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By: Benjamin http://bassguitarblog.com/2009/05/todd-johnson-in-music-and-harmony/comment-page-1/#comment-7614 Fri, 14 Aug 2009 10:59:03 +0000 http://bassguitarblog.com/?p=705#comment-7614 Hi Chad – Sounds like you had a tough time at Berklee!

From what you’ve said, it doesn’t sound like you’ve seen the DVD and what’s on there. You’re right, great players don’t “think” about scales when they play, it’s so burnt in to them that they just do it, but they got there by learning them. Check out Todd’s credits, not only is he one of the greats, he is the player of choice for the greats and has taught some of the greats. Seems like a pretty good record to me!

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By: Chad Grimes http://bassguitarblog.com/2009/05/todd-johnson-in-music-and-harmony/comment-page-1/#comment-7568 Thu, 13 Aug 2009 08:59:51 +0000 http://bassguitarblog.com/?p=705#comment-7568 I reviewed the short Todd Johnson’s youtube videos on major and minor scales. As a long time musician and music educator, I want to state that the great musicians do not think in terms of scales when they play. Playing Bass Guitar or Guitar, whether it be playing melody lines or soloing, has ZERO percent to do with scales and 100 percent to do with playing “ON or Around” the chord change. No great player thinks about scales when they are playing or soloing. Take a jazz composition in the KEY of G Major for example. If a musician tries to solo over the Jazz composition with a G Major scale they are going to most likely sound out of tune in numerous areas. This is because most likely that jazz composition is borrowing many different chords from other Key signatures. I guarantee that in a Jazz composition all of the chords will NOT be diatonic to the key signature. No way is any great player going to think in terms of scales and say to themselves, “I have to sharp this note here and flat this note hear!” The great players understand the “chord changes” and the notes that make up those chords. They understand the chord tones of the chord and the non-chord tones around the chords. So for example, if a musician reads a C Maj 7 chord over a measure, he should know where all of his C major voicings are on the guitar or bass guitar and can solo on and around all of the different C major voicings. If the chord goes to Ab Maj 7, the musician should know where all of the Ab Major voicings are and be able to solo around or on the chord voicings. Notice how I stated an Ab Major 7 chord. That is NON-diatonic to the key of C major. The great players know the chord changes and create “Tension and resolution” with the non-chord tones and the chord tones.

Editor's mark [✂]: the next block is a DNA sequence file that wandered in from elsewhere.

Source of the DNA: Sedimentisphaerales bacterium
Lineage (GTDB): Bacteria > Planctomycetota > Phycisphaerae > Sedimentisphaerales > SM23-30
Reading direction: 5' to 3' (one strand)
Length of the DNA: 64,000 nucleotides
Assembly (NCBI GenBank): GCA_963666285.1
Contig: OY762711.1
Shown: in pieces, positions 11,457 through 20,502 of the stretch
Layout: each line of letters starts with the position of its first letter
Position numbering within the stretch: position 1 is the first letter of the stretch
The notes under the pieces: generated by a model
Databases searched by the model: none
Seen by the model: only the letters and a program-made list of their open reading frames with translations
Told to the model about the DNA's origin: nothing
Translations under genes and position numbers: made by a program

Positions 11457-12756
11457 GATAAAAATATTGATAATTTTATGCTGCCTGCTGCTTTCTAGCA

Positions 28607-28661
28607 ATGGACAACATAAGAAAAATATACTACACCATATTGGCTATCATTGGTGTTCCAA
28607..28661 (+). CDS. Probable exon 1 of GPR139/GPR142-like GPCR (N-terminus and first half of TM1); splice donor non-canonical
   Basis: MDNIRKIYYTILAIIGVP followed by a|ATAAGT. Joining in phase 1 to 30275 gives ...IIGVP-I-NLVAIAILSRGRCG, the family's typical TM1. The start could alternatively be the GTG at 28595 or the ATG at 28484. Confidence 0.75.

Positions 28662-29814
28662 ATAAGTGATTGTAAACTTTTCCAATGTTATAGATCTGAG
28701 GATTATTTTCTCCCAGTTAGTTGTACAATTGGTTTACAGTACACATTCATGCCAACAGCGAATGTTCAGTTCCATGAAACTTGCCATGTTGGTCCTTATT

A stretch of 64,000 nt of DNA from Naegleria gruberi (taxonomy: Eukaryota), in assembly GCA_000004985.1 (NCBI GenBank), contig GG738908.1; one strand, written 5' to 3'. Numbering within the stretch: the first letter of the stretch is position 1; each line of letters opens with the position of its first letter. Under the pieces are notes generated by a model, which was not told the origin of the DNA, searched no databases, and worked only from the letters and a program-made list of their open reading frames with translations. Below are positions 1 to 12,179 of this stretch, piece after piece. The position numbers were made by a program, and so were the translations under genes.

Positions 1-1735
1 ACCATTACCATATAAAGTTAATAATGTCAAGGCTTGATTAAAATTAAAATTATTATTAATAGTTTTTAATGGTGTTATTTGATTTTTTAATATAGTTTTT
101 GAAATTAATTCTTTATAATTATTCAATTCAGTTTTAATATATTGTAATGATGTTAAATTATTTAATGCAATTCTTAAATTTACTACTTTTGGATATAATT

In conclusion, if anyone looks at the hands of any great Bass guitarist or Guitarist, you will see their hands moving along the neck from the head to the body, NOT up and down in some sterile scale pattern. Also, as my final comment, I find it fascinating how many guitar teachers will teach their students scales and yet most of them read only tabulature. Tab is a number based system of reading that most of the time does not even have rhythm duration. A number based system does not allow students to understand standard notes, therefore, comprehension of the scale cannot happen. A student learns to do major and minor scales without ever having the ability to make the connection on how it works in the real world. The kicker is that scales should only really be used for understanding of theory and writing melody lines when composing. However, during performing of songs, one should never think in terms of scales.

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By: The Electric Guitar Tutorials | Guitar Instruction Book http://bassguitarblog.com/2009/05/todd-johnson-in-music-and-harmony/comment-page-1/#comment-5704 Thu, 28 May 2009 03:52:34 +0000 http://bassguitarblog.com/?p=705#comment-5704 [...] Todd Johnson in Music and Harmony | The Bass Guitar Blog [...]